But will again be Leitão de Barros who will leave a print in movie history, with A Severa, based upon the work by Júlio Dantas, with the direction of the first Portuguese talkie. A new era of Portuguese cinema was to begin.

The Portuguese sound films

1930s - 1940s

With the rise to power of the right-wing party and the beginning of the Estado Novo, in 1933, a new genre of film started, based on the comedy and musical genres, famously the " A Comédia À Portuguesa", with focus in contemporary life and more light matters, and the intention of taking the minds of the people from the difficult times faced.

The Golden Age, as it is known, began that same year with the release of A Canção de Lisboa, and dominated the country for the next two decades, eventually fading away during the 1950s and giving way to the Novo Cinema in the 1960s. Another famous titles from this popular era are Aldeia da Roupa Branca (1938), O Pátio das Cantigas and O Pai Tirano (1941), O Costa do Castelo (1943), A Menina da Rádio (1944) and O Leão da Estrela (1947).

During this period historic films also emerged as an important genre in the Portuguese industry, as a medium for the state party to develop its nationalist propaganda and conservative values, namely As Pupilas do Senhor Reitor (1935), Bocage (1936), Amor de Perdição (1943), Inês de Castro (1945), Camões (1946) and Frei Luís de Sousa (1950). A sub-genre of these nationalist films were those related to the culture of Fado and the rise to popularity of Amália Rodrigues, the greatest name of the Portuguese song. Some of those films are Capas Negras and Fado, História de Uma Cantadeira, both from 1947.

1942 saw the release of Aniki-Bóbó, the first full-length non-documentary film from Manoel de Oliveira, who would only return to fiction film-making twenty-one years later. This film is a milestone in Portuguese film not only because it differ from the tone most in vogue at the time, dealing with social issues, but also because it can be stated that it predated the first Italian neo-realism movies for a few years.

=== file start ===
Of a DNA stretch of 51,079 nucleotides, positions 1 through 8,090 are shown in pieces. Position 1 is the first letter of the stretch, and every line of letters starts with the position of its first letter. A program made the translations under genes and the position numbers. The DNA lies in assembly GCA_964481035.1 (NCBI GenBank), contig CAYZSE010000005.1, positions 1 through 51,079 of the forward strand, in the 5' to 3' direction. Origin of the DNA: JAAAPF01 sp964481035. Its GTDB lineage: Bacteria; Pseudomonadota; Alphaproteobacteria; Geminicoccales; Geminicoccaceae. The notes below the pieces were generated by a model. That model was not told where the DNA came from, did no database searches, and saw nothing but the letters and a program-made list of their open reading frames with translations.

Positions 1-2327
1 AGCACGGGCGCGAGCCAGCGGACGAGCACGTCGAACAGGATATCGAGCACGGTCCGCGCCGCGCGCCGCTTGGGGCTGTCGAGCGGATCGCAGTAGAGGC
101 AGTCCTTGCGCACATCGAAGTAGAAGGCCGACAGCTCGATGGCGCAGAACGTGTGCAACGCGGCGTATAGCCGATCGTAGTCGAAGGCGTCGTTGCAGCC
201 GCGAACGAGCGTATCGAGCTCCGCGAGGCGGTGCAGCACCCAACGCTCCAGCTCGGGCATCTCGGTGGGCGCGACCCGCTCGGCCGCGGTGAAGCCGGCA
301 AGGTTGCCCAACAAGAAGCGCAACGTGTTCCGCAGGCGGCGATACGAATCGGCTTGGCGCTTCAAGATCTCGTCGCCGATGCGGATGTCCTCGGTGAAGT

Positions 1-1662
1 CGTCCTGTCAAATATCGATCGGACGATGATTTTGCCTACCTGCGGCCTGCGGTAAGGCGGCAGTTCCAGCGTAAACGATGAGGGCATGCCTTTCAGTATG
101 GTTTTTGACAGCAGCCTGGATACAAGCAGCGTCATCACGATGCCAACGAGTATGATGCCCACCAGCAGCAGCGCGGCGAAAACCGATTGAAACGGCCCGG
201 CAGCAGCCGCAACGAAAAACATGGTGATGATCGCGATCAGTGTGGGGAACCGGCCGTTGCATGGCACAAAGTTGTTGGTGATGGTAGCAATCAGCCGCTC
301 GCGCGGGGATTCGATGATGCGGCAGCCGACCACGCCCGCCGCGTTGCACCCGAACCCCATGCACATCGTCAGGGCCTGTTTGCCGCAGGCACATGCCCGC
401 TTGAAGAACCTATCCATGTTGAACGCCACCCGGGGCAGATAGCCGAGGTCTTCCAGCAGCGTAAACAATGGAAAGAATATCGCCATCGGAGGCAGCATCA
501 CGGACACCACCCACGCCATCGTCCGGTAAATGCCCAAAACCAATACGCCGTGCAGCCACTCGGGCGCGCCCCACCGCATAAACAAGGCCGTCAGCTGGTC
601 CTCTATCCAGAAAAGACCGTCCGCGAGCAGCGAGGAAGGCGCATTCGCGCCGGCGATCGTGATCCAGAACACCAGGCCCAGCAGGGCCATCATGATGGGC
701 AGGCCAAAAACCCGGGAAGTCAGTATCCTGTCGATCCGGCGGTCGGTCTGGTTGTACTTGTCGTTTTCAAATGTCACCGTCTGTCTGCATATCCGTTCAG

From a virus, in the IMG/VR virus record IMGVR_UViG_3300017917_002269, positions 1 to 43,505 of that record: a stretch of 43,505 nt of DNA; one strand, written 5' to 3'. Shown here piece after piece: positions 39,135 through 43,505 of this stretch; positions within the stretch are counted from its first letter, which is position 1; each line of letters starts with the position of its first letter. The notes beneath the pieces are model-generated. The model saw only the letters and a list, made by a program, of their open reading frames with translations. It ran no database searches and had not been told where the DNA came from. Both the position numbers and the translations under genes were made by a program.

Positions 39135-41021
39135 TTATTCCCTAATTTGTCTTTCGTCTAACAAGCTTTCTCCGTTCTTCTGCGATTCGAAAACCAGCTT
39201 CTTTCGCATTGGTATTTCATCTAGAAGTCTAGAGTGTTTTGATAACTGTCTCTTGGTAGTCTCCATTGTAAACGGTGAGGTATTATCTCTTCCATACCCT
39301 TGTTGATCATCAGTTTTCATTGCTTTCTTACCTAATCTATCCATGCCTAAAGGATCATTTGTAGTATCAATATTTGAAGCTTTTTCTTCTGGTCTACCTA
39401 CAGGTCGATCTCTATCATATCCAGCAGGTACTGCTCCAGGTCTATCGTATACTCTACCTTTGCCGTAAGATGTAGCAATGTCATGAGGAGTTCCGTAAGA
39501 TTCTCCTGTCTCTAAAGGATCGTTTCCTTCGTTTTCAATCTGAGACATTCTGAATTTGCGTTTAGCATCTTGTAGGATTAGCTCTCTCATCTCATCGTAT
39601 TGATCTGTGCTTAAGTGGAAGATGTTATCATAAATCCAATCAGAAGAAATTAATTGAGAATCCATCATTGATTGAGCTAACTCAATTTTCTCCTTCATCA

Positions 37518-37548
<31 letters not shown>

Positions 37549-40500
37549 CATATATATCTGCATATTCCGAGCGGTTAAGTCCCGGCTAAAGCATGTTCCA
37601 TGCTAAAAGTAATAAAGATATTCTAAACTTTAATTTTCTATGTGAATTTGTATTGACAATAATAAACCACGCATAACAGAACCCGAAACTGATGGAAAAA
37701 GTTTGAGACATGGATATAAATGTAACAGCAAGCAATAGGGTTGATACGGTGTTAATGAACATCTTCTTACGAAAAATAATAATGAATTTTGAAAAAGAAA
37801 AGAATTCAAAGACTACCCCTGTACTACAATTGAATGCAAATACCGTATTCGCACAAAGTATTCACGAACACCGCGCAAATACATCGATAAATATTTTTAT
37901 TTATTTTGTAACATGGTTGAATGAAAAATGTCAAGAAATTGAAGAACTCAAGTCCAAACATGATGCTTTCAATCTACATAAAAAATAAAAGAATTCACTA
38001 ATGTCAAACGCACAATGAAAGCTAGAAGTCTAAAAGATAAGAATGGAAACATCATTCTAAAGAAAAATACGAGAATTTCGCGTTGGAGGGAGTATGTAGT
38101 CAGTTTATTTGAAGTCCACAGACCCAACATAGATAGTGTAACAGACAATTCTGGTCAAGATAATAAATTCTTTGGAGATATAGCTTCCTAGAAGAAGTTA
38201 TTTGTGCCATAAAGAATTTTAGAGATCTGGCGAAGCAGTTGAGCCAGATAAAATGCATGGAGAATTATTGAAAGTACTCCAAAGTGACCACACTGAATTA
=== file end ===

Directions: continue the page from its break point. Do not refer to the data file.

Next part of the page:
1950s

The Fifties were mainly years of stagnation with the continuity of the same movies made in the earlier decades, government censorship and glorification of the colonial empire - see Chaimite (1953); although the first signs of the winds to come were being given by films like Saltimbancos (1951) and Nazaré (1952), both directed by Manuel Guimarães and inspired by the Italian neo-realism.

In 1958 opens the Portuguese Cinematheque with a retrospective of American movies that inspired the French filmmakers of the Nouvelle Vague, an event lauded by then new critics Alberto Seixas Santos e António Pedro Vasconcelos.

1960s

The first year of the new decade brought a new generation, fronted by Dom Roberto (1962), Os Verdes Anos and Pássaros de Asas Cortadas (1963).